DETAILS: Your mother was a circus acrobat when you were growing up. How did she get into that line of work?
Jared Leto: Well, my mother was and is an artist, but she was also a single mother with two boys, so I'm sure there were times her occupation wasn't as creative as she wanted it to be. We clawed our way out of the muddy banks of the Mississippi with food stamps in one hand and whatever you could hold in the other. She's a photographer; she's worked in design; she was a rock-climbing guide; she rescued wolves for a while.

DETAILS: You've said that when you were young you'd break into people's houses and just sit in their living rooms. Why did you do that?
Jared Leto: My brother and I didn't have many rules for ourselves and really didn't acknowledge that there were any rules in the world. We would often break into schools. I assumed everyone did. I mean, we broke out of schools a lot as well. We were the kids that other kids weren't allowed to play with. There wasn't any deep ill intent, but we were compelled to do certain things. I think it was about experience, a feeling you get when you're on the edge.

DETAILS: As Jordan Catalano on My So-Called Life, you became an iconic nineties crush for sensitive, smart alterna-girls. Was there a downside?
Jared Leto: I didn't notice that stuff. I was just grateful to have the work. It was a very short period of time in my life. It was 17 episodes, and I barely spoke!

DETAILS: After that you took darker roles, from a heroin addict in Requiem for a Dream to Lennon's murderer, Mark David Chapman, in Chapter 27. Did you feel the need to ugly yourself up to be taken seriously?
Jared Leto: I didn't want to take on really corny movies that focused on people's looks, if that's what you mean. My heroes were Christopher Walken, Dennis Hopper, Sean Penn, Daniel Day-Lewis. Those are the actors I thought, "Wow, those guys are pushing themselves as far as they can go."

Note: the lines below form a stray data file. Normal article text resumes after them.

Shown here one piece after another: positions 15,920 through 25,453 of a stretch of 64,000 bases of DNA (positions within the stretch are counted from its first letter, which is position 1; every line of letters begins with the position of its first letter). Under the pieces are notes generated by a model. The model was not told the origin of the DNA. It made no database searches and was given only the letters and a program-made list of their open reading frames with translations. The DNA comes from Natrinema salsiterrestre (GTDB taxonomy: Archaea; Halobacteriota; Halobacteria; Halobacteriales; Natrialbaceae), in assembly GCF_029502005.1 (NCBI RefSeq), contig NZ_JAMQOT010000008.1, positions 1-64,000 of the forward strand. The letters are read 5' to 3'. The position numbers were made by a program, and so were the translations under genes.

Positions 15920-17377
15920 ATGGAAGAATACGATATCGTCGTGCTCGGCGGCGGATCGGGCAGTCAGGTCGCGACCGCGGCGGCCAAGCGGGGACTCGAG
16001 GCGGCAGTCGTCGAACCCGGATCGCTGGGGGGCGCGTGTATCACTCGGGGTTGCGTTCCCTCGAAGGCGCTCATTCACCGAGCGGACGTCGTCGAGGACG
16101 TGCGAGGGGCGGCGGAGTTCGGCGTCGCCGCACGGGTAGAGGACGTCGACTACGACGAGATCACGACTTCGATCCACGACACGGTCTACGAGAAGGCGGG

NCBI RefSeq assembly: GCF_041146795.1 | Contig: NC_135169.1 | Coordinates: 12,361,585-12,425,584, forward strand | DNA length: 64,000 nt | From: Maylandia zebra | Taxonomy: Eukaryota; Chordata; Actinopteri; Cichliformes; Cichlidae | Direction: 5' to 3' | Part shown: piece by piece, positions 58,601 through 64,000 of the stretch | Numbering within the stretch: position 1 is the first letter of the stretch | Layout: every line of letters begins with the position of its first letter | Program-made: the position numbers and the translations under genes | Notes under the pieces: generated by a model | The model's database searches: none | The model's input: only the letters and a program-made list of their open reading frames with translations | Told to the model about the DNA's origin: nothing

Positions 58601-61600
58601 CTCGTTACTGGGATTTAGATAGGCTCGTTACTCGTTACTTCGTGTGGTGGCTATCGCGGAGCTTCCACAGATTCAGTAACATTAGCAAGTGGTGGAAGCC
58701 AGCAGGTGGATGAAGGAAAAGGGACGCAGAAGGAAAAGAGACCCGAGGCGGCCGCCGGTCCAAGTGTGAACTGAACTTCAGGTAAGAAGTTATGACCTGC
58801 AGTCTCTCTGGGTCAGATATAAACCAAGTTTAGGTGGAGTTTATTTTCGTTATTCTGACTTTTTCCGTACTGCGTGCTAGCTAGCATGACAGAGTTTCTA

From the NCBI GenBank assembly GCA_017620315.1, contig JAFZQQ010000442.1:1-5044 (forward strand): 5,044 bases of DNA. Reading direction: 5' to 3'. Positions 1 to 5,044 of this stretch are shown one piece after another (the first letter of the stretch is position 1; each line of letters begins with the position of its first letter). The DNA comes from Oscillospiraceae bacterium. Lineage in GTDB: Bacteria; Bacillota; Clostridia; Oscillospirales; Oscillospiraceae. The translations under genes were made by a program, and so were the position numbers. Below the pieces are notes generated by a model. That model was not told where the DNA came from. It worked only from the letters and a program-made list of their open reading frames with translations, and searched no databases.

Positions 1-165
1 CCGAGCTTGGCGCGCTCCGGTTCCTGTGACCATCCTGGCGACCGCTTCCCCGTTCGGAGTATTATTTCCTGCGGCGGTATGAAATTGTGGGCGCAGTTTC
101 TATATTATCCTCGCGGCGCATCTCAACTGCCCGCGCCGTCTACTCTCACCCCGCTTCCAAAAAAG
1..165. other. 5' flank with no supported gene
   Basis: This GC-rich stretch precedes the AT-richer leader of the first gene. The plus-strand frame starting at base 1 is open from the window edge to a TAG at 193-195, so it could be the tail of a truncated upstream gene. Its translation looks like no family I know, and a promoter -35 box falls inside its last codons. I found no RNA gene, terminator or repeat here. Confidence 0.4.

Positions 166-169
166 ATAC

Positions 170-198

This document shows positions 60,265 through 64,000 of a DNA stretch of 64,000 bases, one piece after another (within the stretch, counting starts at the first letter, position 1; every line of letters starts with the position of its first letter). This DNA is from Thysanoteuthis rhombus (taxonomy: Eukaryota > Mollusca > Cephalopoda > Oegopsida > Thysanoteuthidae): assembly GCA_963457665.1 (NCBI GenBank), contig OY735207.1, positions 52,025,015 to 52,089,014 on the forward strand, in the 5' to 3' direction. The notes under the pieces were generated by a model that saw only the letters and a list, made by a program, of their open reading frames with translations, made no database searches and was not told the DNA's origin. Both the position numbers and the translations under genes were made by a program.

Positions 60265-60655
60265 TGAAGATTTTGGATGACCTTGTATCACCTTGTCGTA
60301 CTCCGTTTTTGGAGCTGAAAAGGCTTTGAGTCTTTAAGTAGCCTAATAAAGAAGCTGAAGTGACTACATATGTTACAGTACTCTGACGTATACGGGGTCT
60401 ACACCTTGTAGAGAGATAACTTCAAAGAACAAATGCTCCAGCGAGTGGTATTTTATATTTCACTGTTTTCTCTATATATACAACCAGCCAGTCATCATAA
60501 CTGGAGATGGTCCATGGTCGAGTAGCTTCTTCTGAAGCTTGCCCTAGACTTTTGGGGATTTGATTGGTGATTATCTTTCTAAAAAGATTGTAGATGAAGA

DETAILS: Was it hard to gain 67 pounds for the Mark David Chapman part?
Jared Leto: People ask if that was fun, but there wasn't any pleasure—it wasn't that sort of eating. I was force-feeding myself, overeating, melting Häagen-Dazs and mixing it with olive oil and soy sauce and drinking that. One or two of those before bed seemed to help. And there was a lot happening on the inside. That was one part of an experience in exploring the darker recesses of humanity. I would never do that again.

DETAILS: Your band, 30 Seconds to Mars, has this fantasy-fiction lexicon—your fans are the Echelon, for instance. You seem to be in touch with your dorky side.
Jared Leto: Much more than people realize. I was never really the cool kid or the jock. I was always very much the lone wolf. If I could have ever figured out how to play Dungeons & Dragons correctly, I'd probably still be playing it.

DETAILS: What does music allow you to express that acting doesn't?
Jared Leto: I don't think it has to be defined that way. Just because you like a sunset doesn't mean you can't enjoy a sunrise. There are different things in life that are worth the pursuit. This has been the longest project I've ever worked on, the longest commitment I've ever had to any creative endeavor. We've been signed since 1998.